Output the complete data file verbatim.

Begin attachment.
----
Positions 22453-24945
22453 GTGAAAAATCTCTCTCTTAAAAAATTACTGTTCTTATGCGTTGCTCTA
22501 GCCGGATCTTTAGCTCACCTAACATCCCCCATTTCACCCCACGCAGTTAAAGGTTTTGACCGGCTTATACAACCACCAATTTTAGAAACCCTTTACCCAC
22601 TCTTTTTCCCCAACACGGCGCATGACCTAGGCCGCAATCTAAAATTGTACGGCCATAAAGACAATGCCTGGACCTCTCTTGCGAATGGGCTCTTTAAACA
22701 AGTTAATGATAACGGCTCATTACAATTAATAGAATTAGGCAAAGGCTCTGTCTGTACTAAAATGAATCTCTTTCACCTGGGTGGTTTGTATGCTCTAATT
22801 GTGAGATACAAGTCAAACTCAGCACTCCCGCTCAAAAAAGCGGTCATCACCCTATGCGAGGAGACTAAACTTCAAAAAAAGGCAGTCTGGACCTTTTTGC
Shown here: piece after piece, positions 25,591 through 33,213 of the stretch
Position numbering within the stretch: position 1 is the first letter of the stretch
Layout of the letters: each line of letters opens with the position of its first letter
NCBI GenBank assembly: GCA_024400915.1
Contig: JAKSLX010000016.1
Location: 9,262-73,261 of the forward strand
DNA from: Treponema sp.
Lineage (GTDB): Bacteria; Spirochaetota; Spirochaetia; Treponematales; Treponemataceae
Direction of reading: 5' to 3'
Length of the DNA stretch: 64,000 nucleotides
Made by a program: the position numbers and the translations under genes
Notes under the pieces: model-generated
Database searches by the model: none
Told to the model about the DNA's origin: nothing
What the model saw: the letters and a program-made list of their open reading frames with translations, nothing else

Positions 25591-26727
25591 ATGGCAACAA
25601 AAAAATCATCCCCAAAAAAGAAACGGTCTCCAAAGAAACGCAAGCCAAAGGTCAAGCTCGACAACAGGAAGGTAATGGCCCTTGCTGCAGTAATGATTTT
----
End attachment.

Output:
Positions 22453-24945
22453 GTGAAAAATCTCTCTCTTAAAAAATTACTGTTCTTATGCGTTGCTCTA
22501 GCCGGATCTTTAGCTCACCTAACATCCCCCATTTCACCCCACGCAGTTAAAGGTTTTGACCGGCTTATACAACCACCAATTTTAGAAACCCTTTACCCAC
22601 TCTTTTTCCCCAACACGGCGCATGACCTAGGCCGCAATCTAAAATTGTACGGCCATAAAGACAATGCCTGGACCTCTCTTGCGAATGGGCTCTTTAAACA
22701 AGTTAATGATAACGGCTCATTACAATTAATAGAATTAGGCAAAGGCTCTGTCTGTACTAAAATGAATCTCTTTCACCTGGGTGGTTTGTATGCTCTAATT
22801 GTGAGATACAAGTCAAACTCAGCACTCCCGCTCAAAAAAGCGGTCATCACCCTATGCGAGGAGACTAAACTTCAAAAAAAGGCAGTCTGGACCTTTTTGC
Shown here: piece after piece, positions 25,591 through 33,213 of the stretch
Position numbering within the stretch: position 1 is the first letter of the stretch
Layout of the letters: each line of letters opens with the position of its first letter
NCBI GenBank assembly: GCA_024400915.1
Contig: JAKSLX010000016.1
Location: 9,262-73,261 of the forward strand
DNA from: Treponema sp.
Lineage (GTDB): Bacteria; Spirochaetota; Spirochaetia; Treponematales; Treponemataceae
Direction of reading: 5' to 3'
Length of the DNA stretch: 64,000 nucleotides
Made by a program: the position numbers and the translations under genes
Notes under the pieces: model-generated
Database searches by the model: none
Told to the model about the DNA's origin: nothing
What the model saw: the letters and a program-made list of their open reading frames with translations, nothing else

Positions 25591-26727
25591 ATGGCAACAA
25601 AAAAATCATCCCCAAAAAAGAAACGGTCTCCAAAGAAACGCAAGCCAAAGGTCAAGCTCGACAACAGGAAGGTAATGGCCCTTGCTGCAGTAATGATTTT